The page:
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Gulf oil spill: Smaller offshore spills aren't uncommon

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Gulf Restoration Network, a group focused on ecological issues affecting the Gulf of Mexico, offers the following statistics on spills in the gulf:

"According to statistics on drilling on the Outer Continental Shelf from the Minerals Management Service, there have been 172 spills in the Gulf of at least 2,100 gallons in the last ten years. In 2008 alone, 125,034 gallons of oil and other toxic materials were accidentally discharged! Sadly, 65 individuals have lost their lives working offshore in the Gulf during that same period."

A glance at the charts compiled from the oil spill database of the Mineral Management Service shows there were 63 spills of more than 50 barrels in the gulf from 2004 to 2009. Some of those spills were a combination of oil, petroleum products and chemicals such as glycol and zinc bromide, according to MMS. Total barrels: 132. At 42 gallons per barrel, that's 5,544 gallons.

That's roughly the amount [update: of barrels] that BP says is gushing daily from the blown well head 50 miles off the coast of Louisiana. There have been disputes over that spill rate, with one environmental group and a Florida oceanographer suggesting oil is gushing at five times that rate.

-- Geoff Mohan

http://latimesblogs.latimes.com/greenspace/2010/05/gulf-oil-spill-smaller-offshore-spills-are-not-uncommon.html

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There are millions of gallons of oil that seep "naturally" in the Gulf.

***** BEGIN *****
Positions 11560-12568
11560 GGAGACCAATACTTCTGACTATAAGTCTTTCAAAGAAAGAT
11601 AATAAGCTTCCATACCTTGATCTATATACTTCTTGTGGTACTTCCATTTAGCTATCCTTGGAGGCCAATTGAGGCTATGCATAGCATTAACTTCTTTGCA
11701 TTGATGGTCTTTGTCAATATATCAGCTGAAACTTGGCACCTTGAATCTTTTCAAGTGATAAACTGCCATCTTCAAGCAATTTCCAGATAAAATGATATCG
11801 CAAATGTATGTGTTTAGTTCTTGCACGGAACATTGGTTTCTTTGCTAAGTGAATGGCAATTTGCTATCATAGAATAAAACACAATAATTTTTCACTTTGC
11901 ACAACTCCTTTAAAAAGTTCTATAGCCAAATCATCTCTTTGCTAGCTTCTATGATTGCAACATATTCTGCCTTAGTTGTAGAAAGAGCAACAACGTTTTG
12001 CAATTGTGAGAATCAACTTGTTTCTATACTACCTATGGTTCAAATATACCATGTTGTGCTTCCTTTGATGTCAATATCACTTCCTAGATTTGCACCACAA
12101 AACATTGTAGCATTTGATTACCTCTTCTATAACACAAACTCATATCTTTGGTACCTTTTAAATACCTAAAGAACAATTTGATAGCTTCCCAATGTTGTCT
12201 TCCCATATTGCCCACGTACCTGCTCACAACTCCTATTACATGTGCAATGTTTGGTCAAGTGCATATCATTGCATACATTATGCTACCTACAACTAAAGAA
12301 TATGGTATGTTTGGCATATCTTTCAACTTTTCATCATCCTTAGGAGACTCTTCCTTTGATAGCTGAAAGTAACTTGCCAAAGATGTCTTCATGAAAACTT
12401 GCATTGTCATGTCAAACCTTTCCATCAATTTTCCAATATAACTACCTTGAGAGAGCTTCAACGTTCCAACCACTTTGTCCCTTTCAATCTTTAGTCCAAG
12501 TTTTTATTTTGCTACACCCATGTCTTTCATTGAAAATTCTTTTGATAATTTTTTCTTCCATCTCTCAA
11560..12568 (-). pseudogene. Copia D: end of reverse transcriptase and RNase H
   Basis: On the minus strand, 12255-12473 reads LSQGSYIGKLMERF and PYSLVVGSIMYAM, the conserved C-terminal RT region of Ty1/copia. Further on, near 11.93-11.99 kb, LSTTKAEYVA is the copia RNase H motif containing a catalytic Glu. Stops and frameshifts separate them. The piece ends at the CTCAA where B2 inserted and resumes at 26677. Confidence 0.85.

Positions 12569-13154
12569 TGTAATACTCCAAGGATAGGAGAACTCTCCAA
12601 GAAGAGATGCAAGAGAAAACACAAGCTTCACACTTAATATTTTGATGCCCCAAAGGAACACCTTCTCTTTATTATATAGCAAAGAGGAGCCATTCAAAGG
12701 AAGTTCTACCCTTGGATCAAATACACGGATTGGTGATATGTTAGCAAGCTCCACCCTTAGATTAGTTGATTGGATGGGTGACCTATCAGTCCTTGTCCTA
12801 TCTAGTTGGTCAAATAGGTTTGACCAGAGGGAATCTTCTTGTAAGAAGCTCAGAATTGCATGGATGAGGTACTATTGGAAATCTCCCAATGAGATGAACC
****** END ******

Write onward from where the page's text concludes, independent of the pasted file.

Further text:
Our first discovery was with trawls. We knew it was an area of massive seepage, and we expected that the oil seeps would poison everything around" the site. But they found just the opposite.

"On the first trawl, we brought up over two tons of stuff. We had a tough time getting the nets back on board because they were so full" of very odd-looking sea.floor creatures, Kennicutt said. "They were long strawlike things that turned out to be tube worms.

"The clams were the first thing I noticed," he added. "They were pretty big, like the size of your hand, and it was obvious they had red blood inside, which is unusual. And these long tubes -- 3, 4 and 5 feet long -- we didn't know what they were, but they started bleeding red fluid, too. We didn't know what to make of it."

The biologists they consulted did know what to make of it. "The experts immediately recognized them as chemo-synthetic communities," creatures that get their energy from hydrocarbons -- oil and gas -- rather than from ordinary foods. So these animals are very much like, but still different from, recently discovered creatures living near very hot seafloor vent sites in the Pacific, Atlantic and other oceans.

The difference, Kennicutt said, is that the animals living around cold seeps live on methane and oil, while the creatures growing near hot water vents exploit sulfur compounds in the hot water.

The discovery of abundant life where scientists expected a deserted seafloor also suggested that the seeps are a long-duration phenomenon. Indeed, the clams are thought to be about 100 years old, and the tube worms may live as long as 600 years, or more, Kennicutt said.

The surprises kept pouring in as the researchers explored further and in more detail using research submarines. In some areas, the methane-metabolizing organisms even build up structures that resemble coral reefs.

It has long been known by geologists and oil industry workers that seeps exist. In Southern California, for example, there are seeps near Santa Barbara, at a geologic feature called Coal Oil Point. And, Roberts said, it's clear that "the Gulf of Mexico leaks like a sieve. You can't take a submarine dive without running into an oil or gas seep. And on a calm day, you can't take a boat ride without seeing gigantic oil slicks" on the sea surface.